Municipal Litigation Reporter
The Eighth U.S. Circuit Court of Appeals affirmed a district court’s order granting summary judgment in favor of the city and its mayor on an ex-employee’s lawsuit arising from his unsuccessful application for appointment to a city department.
In 2002 and 2003, Edmund McDonald worked for the city of St. Paul as its director of the Office of Affirmative Action and the Coordinator of Minority Business Development and Retention. After McDonald was terminated, he sued the city. The parties eventually settled the lawsuit.
In August 2008, the city created the Department of Human Rights and Equal Economic Opportunity and passed a resolution establishing the process to hire a department director. McDonald applied for the position and was one of three finalists submitted to the mayor by the selection committee.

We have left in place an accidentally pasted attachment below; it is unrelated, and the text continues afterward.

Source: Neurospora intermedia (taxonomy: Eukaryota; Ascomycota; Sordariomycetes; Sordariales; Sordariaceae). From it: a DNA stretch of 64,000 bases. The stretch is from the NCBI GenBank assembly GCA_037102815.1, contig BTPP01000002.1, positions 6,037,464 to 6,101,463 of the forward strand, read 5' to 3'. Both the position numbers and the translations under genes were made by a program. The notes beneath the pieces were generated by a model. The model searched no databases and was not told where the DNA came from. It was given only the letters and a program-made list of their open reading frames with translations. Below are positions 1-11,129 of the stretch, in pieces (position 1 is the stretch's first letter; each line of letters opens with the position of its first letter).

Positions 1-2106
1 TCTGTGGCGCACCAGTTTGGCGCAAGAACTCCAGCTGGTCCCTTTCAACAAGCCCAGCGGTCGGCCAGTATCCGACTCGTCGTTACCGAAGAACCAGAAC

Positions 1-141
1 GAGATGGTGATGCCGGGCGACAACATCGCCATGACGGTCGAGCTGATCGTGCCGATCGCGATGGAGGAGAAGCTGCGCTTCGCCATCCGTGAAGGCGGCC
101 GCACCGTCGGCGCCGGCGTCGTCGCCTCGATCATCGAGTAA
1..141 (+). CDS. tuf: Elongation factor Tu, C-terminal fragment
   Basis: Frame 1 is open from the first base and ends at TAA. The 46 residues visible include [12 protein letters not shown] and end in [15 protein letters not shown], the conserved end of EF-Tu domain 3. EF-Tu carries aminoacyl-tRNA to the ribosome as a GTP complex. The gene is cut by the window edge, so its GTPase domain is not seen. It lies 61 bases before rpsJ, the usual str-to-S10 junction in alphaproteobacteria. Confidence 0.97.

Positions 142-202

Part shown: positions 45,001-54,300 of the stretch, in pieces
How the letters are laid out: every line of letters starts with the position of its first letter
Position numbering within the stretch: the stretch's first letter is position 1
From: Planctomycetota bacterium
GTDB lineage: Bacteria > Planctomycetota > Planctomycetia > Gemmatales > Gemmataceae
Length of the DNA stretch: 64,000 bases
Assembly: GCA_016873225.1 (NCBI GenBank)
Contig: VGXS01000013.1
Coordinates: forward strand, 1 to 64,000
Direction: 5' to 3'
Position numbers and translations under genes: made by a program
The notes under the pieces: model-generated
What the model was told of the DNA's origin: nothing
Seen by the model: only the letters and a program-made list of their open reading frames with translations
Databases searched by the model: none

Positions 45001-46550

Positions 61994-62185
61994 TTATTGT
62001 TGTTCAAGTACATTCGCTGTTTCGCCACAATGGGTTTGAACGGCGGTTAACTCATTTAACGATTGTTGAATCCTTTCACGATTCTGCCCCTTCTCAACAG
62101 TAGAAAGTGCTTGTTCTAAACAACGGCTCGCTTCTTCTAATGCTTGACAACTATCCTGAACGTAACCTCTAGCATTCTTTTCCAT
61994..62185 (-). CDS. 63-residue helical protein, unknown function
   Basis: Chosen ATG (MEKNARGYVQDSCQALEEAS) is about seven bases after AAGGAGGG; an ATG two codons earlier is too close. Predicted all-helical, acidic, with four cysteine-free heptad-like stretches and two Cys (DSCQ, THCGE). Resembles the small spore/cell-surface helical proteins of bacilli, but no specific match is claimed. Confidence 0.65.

After the mayor and deputy mayor interviewed the finalists, they offered the position to the two other finalists, who each declined. McDonald was not offered the position. The selection committee then identified three additional finalists. After two of the additional finalists withdrew, the mayor offered the position to the third additional finalist, who accepted.
McDonald sued the city and its mayor (collectively, the city) alleging, in part, equal protection and procedural and substantive due process claims. The district court granted the city’s motion for summary judgment on all claims. McDonald appealed.
The Eighth Circuit concluded that McDonald did not have a protected property interest in the director position and, therefore, affirmed the district court’s rejection of his due process claim.
With respect to McDonald’s equal protection claim, the Eighth Circuit concluded that McDonald did not present any evidence that he was denied the director position because of his previous lawsuit. The Eighth Circuit also concluded that McDonald did not present any evidence that he was treated differently from similarly situated candidates or that he was the victim of intentional or purposeful discrimination and, therefore, the district court did not err in concluding that McDonald’s equal protection claim failed as a matter of law. The Eighth Circuit affirmed the district court’s denial of McDonald’s motion for summary judgment.
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